If it isn’t bad enough that it’s mounting up, it is also spilling into our oceans at a horrifying rate. The harm to marine life is unfathomable, impacting through choking, starving and poisoning. Most of the plastic pollution is in our oceans, making it near on impossible to retrieve it. Not only does it stay forever, but it also breaks down into tiny pieces, producing microplastics. The worlds seafloor is filled with over 14 million tones of microplastics. These can be found in drinking water and throughout our food chain, and in today’s Covid world, around 80% of hand sanitisers actually contain microplastics.
But we can just recycle our way out of it right?
Wrong. Every year more than 400 million tones of plastic waste is produced globally, whilst that is pretty scary in itself, scarier is the fact that only 9% of it is recycled. Quite simply, plastic is hard to recycle and not all of it is even recyclable. Every time is plastic is recycled the polymer chain grows shorter, decreasing its quality. Recycling has become something of a minefield, and would call for another column or perhaps even a whole website about what you can recycle in one country versus another. A simple global unified recycling system would be a yachties dream but unfortunately, we still dream.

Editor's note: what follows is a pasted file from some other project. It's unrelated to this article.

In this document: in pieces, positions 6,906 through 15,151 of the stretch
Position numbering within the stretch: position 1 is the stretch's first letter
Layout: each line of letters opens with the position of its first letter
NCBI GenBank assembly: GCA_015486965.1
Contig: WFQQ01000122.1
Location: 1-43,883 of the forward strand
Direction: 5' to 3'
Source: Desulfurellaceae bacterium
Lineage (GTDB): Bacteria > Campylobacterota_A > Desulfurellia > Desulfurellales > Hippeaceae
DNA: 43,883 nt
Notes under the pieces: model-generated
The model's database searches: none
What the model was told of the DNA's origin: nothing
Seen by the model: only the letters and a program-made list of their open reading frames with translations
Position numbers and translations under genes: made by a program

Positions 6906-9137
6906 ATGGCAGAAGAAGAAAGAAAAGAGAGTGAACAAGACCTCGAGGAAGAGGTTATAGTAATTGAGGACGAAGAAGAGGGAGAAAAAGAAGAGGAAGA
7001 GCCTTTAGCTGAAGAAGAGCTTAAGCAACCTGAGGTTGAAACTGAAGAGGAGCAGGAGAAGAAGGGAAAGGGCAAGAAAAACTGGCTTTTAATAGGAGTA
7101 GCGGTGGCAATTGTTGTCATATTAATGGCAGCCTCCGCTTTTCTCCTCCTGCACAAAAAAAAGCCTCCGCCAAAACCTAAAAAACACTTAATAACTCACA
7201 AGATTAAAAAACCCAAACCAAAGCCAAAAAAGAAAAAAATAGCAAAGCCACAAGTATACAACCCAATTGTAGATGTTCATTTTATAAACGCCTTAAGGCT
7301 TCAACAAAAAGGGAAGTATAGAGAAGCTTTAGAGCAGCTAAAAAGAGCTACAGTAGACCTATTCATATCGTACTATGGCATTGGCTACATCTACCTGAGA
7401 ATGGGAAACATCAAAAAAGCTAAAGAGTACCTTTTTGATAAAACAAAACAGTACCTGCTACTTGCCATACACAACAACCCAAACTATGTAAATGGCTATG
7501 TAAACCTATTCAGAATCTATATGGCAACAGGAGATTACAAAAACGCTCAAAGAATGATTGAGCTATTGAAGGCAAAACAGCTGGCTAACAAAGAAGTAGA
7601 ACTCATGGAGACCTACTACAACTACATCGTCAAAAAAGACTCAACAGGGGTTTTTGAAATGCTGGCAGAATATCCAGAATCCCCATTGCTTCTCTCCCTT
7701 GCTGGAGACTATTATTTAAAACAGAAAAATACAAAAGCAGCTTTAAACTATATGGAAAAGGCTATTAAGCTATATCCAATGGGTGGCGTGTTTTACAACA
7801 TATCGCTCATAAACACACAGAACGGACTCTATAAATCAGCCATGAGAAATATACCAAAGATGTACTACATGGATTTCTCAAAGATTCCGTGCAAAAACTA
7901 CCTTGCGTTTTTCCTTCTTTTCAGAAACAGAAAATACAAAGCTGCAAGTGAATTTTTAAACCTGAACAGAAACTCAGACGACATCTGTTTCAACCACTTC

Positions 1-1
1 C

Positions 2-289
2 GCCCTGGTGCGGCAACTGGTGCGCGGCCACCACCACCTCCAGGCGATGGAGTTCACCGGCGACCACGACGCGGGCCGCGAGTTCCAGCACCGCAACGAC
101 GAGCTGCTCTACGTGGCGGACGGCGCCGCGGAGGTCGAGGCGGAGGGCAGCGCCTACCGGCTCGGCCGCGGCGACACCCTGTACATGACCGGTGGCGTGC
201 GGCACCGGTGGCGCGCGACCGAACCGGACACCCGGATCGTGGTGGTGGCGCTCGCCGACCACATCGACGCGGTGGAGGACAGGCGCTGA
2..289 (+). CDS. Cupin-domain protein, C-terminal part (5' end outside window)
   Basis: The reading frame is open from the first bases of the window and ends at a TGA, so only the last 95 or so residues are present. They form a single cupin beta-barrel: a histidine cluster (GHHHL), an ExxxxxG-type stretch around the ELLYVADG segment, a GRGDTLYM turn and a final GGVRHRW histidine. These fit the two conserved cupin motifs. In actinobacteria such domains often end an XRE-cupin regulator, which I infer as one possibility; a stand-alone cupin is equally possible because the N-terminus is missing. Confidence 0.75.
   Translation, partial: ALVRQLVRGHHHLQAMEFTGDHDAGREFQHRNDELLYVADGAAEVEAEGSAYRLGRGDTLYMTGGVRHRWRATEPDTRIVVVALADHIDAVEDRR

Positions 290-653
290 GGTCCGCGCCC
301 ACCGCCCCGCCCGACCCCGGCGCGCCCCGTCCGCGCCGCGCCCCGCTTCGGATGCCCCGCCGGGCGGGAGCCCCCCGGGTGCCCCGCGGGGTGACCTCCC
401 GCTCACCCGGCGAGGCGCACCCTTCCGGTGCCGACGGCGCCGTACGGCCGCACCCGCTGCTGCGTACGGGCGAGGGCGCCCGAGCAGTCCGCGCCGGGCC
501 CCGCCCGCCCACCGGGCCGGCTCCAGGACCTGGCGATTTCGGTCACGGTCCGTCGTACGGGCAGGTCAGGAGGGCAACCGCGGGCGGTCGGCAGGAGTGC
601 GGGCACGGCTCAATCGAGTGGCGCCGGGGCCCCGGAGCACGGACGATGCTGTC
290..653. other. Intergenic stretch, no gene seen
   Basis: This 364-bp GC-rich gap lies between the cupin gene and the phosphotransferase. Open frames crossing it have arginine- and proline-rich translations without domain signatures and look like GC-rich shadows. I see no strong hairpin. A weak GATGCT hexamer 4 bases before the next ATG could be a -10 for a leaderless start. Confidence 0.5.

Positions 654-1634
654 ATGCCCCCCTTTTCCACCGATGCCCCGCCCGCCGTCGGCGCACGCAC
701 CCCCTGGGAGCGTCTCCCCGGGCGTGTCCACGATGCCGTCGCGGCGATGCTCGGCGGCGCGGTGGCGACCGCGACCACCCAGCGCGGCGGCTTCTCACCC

What about the alternatives?
Biodegradable and compostable plastics are expected to break down in 6 months, which sounds a lot better than nothing however some of these plastics need industrial composting, meaning exposure to extremely high temperatures. Therefore these alternatives are unable to breakdown naturally if found in the ocean. A lot of biodegradable plastics cannot actually be recycled due to the additives they contain. These biodegradable plastics produce methane when left to decompose in landfills, and methane actually traps more heat than CO2, worsening the climate change effects.